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Automated sld to pdf printing

asked 2020-05-05 07:46:51 -0500

haugstenrod gravatar image

(PSSE v 33.12) I have a bunch of case files for which I want to automate printing of .slds to pdfs.

I do not want to use the "export to image"-functionality as the graphics are pixel based and does not provide good enough resolution.

I tried to do this by simply printing to pdf as I would have done manually by using printdiagfile(), but by looking at the API, it seems there is no way to set the pdf document name other than stopping and doing this manually for each slider I want to export.

Is it possible to set the pdf-name when using printdiagfile() in the python script, so that I don't have to manually enter this, or do I have to have a look at other options in order to figure out how to automate this process?

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answered 2022-06-17 05:33:43 -0500

klbe gravatar image

Great suggestions here! By running the script from a opened case file in PSSE, the default location for the printer is the current working folder for the case file.

I used:

psspy.printdiagfile(r"""Microsoft Print to PDF""", copies, orientation)

The name of the pdf-file is found by adding ".pdf" to the name of the sld-file. I used the following to rename it:

os.rename(oldPDFname, newPDFname)

This was performed in v35.

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answered 2020-10-29 08:00:38 -0500

the--duke gravatar image

You can do it indirectly by changing your printer

step 1 Download a pdf printing software that allows hiding the dialog windows

step 2 (this has to be done only once) Find the printer settings and set a default name and location for your pdfs, either (a) as default or (b) using macros that can be handled by your python script (i prefer to have a default name and change it later within the script) Also suppress all dialog and error boxes

step 3 Use psspy.printdiagfile('your-printer',#copies,orientation) This should print your sld with the default printer settings

step 4 locate the pdf using python and change the name and location to whatever you want [option (a) of step 2] OR modify your python code such that it is compatible with the printer's macros [option (b) of step 2]

step 5 repeat until the last case

it should work

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answered 2020-05-06 21:49:07 -0500

oppossumX gravatar image

updated 2020-05-08 00:35:07 -0500

I've used printdiagfile() to batch print pdfs. I think it is sensitive to the printer you are using to print to pdf (eg. Adobe, Microsoft, etc). Some pdf software has settings for location, automatic file naming, and options to append to existing files. I think Adobe defaults the filename to the same as the SLD filename and you need to print one SLD manually to set where to save the files.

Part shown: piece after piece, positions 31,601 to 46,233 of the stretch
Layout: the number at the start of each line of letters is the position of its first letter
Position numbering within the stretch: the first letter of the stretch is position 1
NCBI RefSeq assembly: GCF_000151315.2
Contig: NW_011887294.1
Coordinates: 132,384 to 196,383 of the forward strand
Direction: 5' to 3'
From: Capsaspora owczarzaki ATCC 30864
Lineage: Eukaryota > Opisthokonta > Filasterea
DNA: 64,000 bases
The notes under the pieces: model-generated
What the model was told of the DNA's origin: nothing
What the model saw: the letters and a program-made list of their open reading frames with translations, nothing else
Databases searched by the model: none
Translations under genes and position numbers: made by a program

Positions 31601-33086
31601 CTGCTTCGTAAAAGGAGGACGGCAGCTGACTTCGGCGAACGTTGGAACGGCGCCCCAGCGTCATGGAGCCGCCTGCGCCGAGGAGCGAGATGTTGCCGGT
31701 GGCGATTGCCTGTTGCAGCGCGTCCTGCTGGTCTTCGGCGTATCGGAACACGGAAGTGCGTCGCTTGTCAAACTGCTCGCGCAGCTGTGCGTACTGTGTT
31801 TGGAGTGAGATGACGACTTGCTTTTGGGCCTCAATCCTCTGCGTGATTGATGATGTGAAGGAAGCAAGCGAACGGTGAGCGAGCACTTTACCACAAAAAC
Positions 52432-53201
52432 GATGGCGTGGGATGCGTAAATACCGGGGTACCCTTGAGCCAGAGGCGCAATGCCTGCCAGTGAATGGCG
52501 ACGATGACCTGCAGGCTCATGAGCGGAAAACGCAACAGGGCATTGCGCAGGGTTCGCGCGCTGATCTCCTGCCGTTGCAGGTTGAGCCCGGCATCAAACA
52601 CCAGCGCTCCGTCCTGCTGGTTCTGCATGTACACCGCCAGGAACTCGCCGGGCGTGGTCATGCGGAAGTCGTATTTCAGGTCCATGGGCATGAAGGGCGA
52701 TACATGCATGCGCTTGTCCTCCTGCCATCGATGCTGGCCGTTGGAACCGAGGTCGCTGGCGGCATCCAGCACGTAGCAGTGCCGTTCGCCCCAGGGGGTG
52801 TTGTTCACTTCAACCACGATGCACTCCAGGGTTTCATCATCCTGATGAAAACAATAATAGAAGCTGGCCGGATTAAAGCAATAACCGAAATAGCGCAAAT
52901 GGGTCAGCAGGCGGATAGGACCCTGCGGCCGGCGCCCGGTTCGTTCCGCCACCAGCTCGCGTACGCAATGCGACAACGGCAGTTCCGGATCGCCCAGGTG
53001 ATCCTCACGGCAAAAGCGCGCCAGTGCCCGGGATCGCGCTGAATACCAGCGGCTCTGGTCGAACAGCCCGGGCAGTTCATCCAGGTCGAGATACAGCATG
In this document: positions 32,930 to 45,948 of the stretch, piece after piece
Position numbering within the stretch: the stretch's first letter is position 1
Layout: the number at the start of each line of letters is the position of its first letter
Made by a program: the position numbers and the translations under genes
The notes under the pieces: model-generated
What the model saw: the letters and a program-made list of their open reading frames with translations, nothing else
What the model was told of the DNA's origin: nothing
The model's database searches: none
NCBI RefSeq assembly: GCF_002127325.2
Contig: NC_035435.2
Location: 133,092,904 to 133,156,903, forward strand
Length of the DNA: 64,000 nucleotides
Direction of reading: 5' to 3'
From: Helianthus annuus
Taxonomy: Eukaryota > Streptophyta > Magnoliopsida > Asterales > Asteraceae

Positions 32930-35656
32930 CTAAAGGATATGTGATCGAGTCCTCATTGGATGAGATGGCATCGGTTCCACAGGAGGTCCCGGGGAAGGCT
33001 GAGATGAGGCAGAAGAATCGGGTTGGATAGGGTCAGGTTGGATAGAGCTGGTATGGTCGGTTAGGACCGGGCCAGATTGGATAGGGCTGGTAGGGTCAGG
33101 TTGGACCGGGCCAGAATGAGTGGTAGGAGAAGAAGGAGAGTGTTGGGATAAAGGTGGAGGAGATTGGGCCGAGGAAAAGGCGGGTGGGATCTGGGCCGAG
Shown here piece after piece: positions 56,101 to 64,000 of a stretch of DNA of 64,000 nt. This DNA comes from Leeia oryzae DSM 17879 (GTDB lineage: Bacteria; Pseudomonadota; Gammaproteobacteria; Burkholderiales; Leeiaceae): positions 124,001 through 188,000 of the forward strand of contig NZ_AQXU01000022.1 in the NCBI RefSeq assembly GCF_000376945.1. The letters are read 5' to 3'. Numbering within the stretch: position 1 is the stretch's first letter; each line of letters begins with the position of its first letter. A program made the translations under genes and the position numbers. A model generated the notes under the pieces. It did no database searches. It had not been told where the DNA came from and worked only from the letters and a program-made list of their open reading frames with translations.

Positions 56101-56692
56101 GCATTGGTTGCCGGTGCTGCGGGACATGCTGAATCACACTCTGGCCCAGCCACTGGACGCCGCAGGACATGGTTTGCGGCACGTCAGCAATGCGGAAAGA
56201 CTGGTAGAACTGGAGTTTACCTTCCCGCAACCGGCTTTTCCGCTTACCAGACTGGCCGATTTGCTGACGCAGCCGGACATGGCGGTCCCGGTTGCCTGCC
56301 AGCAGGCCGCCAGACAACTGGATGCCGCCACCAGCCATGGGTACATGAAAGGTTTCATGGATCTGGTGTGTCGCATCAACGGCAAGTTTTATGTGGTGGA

I used "win32gui" python module to find the "Save PDF File As" window and use "SendKeys" python module to send the inputs automatically with python.

edit: It's 2 separate scripts, 1 script ran from the PSSE GUI to handle all of the opening, modification, saving, and printing of the PSSE SLDs. The other script run concurrently (not in psse tho) to detect and interact with the pop-up windows. An alternate to the second script is to just hold the enter key down. This is sensitive to the printer.

import os
import psspy

def exportAsPDF():
    os.system("TASKKILL /F /IM acrobat.exe")
    psspy.printdiagfile(r"""Adobe PDF""",1,1) # (Name of printer, # of copies, 1=Portrait/2=landscape)
    os.system("TASKKILL /F /IM acrobat.exe")

import win32gui
import re
import SendKeys

class WindowFinder:
        # """Class to find and make focus on a particular Native OS dialog/Window """
    def __init__ (self):
        self._handle = None

    def find_window(self, class_name, window_name = None):
        # """Pass a window class name & window name directly if known to get the window """
        self._handle = win32gui.FindWindow(class_name, window_name)

    def _window_enum_callback(self, hwnd, wildcard):
        # '''Call back func which checks each open window and matches the name of window using reg ex'''
        if re.match(wildcard, str(win32gui.GetWindowText(hwnd))) != None:
            self._handle = hwnd

    def find_window_wildcard(self, wildcard):
        # """ This function takes a string as input and calls EnumWindows to enumerate through all open windows """
        self._handle = None
        win32gui.EnumWindows(self._window_enum_callback, wildcard)

    def set_foreground(self):
        # """Get the focus on the desired open window"""

win = WindowFinder()
while True:
        win.find_window_wildcard(".*Save PDF File As.*") 
        SendKeys.SendKeys("{ENTER}")           #Use SendKeys to send ENTER key stroke to Save As dialog

        win.find_window_wildcard(".*Confirm Save As.*") 
        SendKeys.SendKeys("{Y}")           #Use SendKeys to send Y key stroke to Save As dialog
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Very interesting. Would you post a demo script about it?

jconto gravatar imagejconto ( 2020-05-07 13:53:21 -0500 )edit

Thank you, this seems to work like a charm! Only minor thing is that my background script (script 2) didn't want to exit the while loop after saving the pdf's, but continued searching for new windows, so I added a time based exit criteria using "time.time()" Anyway - thumbs up!

haugstenrod gravatar imagehaugstenrod ( 2020-05-08 02:23:18 -0500 )edit

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Asked: 2020-05-05 07:46:51 -0500

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Last updated: Jun 17